The Double Life in The Importance of Being Earnest
The Importance of Being Earnest appears to be a conventional 19th century farce. False identities, prohibited engagements, domineering mothers, lost children are typical of almost every farce. However, this is only on the surface in Wilde’s play. His parody works at two levels- on the one hand he ridicules the manners of the high society and on the other he satirises the human condition in general. The characters in The Importance of Being Earnest assume false identities in order to achieve their goals but do not interfere with the others’ lives. The double life led by Algernon, Jack, and Cecily (through her diary) is simply another means by which they liberate themselves from the repressive norms of society. They have the freedom to create themselves and use their double identities to give themselves the opportunity to show opposite sides of their characters. They mock every custom of the society and challenge its values. This creates not only the comic effect of the play but also makes the audience think of the serious things of life. Oscar Wilde begins with a joke in the title that is not only a piece of frivolity. It concerns the problem of recognising and defining human identity. The use of earnest and Earnest is a pun, which makes the title not only more comic, but also leads to a paradox. The farce in The Importance of Being Earnest consists in the trifle that it is important not only to be earnest by nature but to have the name Earnest too. Jack realizes "the vital Importance of Being Earnest"(53) not till the end of the play. Algernon calls the act of not being earnest Bunburying which gives the plot a moral significance. Bunburying means inventing a fictitious character by which one can escape the frustrating social norms. Algernon says to Jack:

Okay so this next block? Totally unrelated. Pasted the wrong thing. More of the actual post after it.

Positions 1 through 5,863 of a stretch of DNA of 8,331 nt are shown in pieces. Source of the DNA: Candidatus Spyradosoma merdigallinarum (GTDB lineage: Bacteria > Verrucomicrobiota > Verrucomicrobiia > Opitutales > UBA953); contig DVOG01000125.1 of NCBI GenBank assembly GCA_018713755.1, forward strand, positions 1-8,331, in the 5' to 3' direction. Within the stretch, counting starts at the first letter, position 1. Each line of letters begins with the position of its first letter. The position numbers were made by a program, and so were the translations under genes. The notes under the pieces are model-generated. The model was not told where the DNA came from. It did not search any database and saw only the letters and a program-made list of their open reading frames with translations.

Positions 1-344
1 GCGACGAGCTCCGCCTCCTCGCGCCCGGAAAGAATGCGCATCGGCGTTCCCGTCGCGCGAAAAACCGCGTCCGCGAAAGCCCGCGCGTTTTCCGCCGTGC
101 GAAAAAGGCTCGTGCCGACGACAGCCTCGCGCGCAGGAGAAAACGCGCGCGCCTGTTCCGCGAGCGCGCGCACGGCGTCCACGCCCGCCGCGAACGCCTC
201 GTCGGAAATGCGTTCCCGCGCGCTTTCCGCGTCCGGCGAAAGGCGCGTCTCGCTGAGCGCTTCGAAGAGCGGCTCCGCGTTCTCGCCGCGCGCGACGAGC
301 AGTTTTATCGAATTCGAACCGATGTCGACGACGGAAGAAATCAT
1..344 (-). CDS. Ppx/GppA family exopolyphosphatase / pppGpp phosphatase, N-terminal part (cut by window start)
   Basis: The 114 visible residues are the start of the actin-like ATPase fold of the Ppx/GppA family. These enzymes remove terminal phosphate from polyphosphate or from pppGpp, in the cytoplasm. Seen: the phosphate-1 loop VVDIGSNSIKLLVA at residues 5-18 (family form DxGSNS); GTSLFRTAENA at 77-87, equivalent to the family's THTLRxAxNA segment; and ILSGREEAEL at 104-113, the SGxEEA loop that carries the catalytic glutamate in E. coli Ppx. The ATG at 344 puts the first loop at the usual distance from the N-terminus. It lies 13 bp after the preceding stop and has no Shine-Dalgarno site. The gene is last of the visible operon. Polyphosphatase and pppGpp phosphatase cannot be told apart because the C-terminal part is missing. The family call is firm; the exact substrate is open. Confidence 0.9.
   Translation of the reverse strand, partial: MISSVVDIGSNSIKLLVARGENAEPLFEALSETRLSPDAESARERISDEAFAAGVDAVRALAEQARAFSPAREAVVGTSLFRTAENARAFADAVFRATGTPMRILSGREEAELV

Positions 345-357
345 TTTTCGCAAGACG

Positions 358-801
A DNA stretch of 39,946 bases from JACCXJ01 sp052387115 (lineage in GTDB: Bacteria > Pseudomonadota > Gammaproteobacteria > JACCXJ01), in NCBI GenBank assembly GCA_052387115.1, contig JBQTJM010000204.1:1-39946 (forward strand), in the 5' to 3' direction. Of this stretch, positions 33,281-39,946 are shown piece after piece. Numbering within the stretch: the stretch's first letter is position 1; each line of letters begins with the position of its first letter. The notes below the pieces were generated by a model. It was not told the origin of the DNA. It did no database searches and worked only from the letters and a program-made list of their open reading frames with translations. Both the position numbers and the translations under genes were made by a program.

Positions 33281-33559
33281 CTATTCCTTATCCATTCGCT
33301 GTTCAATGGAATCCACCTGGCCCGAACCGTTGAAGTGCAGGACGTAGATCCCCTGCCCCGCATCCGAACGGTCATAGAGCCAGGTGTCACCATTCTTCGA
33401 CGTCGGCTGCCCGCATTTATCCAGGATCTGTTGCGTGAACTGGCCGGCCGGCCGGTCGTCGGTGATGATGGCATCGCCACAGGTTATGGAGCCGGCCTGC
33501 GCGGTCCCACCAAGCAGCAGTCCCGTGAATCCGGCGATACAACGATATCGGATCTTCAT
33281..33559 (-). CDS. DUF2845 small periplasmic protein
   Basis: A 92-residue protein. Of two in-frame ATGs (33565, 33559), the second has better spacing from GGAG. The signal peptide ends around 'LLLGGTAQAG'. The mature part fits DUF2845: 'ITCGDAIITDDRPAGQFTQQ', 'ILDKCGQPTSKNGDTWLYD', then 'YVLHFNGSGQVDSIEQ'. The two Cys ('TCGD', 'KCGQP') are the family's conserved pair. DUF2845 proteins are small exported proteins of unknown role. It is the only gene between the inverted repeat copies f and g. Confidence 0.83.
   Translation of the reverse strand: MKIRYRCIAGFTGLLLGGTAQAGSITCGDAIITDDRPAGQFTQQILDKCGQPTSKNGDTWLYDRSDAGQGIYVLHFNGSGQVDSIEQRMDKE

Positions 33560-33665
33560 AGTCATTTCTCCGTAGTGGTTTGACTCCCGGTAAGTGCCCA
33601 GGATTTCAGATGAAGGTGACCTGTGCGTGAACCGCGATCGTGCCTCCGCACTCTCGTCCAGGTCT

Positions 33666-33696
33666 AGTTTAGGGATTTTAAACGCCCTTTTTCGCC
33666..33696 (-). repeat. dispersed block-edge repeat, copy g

"Well, one must be serious about something, if one wants to have any...
Bibliography: The Importance of Being Earnest, Oscar Wilde, Penguin Group, London:1994
Wilde:Comedies, ed. by William Tydeman, The Macmillan Press Ltd, London:1982
Revising Wilde, Sos Eltis, Clarendon Press, Oxford:1996
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